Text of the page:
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Developing Note-taking Skills

An overview of Chapter 9 from Linda Wong's Essential Study Skills.
by

Jenn Kepka

on 19 May 2014

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Transcript of Developing Note-taking Skills

Developing Note-taking Skills
Note-taking is a skill. Surprise!
Good notes condense information.

Good notes help you think further about what you've read.

Good notes make a condensed "study guide" of your material.
Essential Strategies for Note-Taking
Know what you're writing down.
Don't write it all down.
Put things in your own words.
Include textbook reminders in your notes. (Page __, Graph X).
Label notes consistently.
Use notes for warm-up, for follow-up, for refresh (spaced practice)
Check them for accuracy.
Use immediate and ongoing review.
Learn Several Methods: Deploy What Works
Annotation

The Cornell Notetaking System

Two- and Three-Column Notetaking Systems

The Outline Notetaking System
Bad notes copy information.
Bad notes let you turn your brain off "because I've got it written down somewhere."
Bad notes copy the wrong information.
Annotation
To annotate is to "add notes" to something. This includes margin notes, highlighting, and writing on the page.

What should you highlight? What should you avoid highlighting?
Highlight:
Complete topic sentence
Key words and phrases
Circle terminology and highlight key words in definitions
Number (enumerate) steps or lists
Make marginal notes to emphasize
Marginal Notes & Enumerating:
What's the value of enumerating items in your notes?

What information should be included in marginal notes?
Studying from Annotations
Can't I just re-read what I highlighted?
(Why not?)

What should I do instead?
Re-read out loud only the marked annotations.
Turn the ideas into complete sentences (verbally string together)
Recite without looking (in your own words)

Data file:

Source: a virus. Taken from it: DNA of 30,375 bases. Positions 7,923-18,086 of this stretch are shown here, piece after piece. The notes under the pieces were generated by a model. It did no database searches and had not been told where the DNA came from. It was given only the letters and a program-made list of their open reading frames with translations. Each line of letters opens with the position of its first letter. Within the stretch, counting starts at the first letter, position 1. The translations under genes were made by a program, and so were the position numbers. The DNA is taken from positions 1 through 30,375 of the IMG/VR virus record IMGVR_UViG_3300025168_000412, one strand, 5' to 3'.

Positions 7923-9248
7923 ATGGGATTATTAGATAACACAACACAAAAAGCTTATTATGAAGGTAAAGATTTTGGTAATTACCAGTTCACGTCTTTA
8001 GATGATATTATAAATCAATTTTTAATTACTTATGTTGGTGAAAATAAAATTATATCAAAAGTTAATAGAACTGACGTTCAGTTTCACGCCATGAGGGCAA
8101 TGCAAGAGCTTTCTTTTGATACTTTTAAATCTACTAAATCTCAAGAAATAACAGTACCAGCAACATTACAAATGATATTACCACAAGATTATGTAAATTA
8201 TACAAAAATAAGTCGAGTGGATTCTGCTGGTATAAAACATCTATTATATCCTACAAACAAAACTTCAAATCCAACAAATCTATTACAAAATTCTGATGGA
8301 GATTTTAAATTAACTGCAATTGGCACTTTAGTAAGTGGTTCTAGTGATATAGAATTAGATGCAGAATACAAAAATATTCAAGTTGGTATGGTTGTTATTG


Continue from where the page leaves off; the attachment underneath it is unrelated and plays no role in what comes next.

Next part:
Write a summary or another set of notes
Keep coming back for more: spaced practice, ongoing review, immediate review
Good Study Strategies
The Cornell Note-taking System
A system designed for college.
Five R's:
Record
Reduce
Recite
Reflect
Review
Using Cornell For Textbooks
Cornell notes should be a thorough representation of what the book shows you is important:
Copy down headings, subheadings, everything that's bold, marginal notes that don't appear elsewhere, major and minor details, summaries of graphs and charts, lists, etc.
After that... Reduce
Move headings to the left.

Re-read your notes and fill in any blanks.

Write study questions in the Recall column.
What should I avoid doing here?
Recite!
Cover up the right-hand column and try to answer the left-hand questions.

Can you do it?

What should you do if you can't?
Reflect and Review
What's the difference between these two?

Why is it important to do both?
Two- and Three-Column Notes
Two-column notes are modified Cornell notes.
Three column notes provide comparisons or multiple sources.
Key words
Explanation or Definition, or Textbook Notes
Example or Detail, or Lecture
Outline Notes
Formal or Informal?
Use the textbook as your guide

Study by explaining the short hand to yourself.

Add clues to the right of your outline.
Full transcript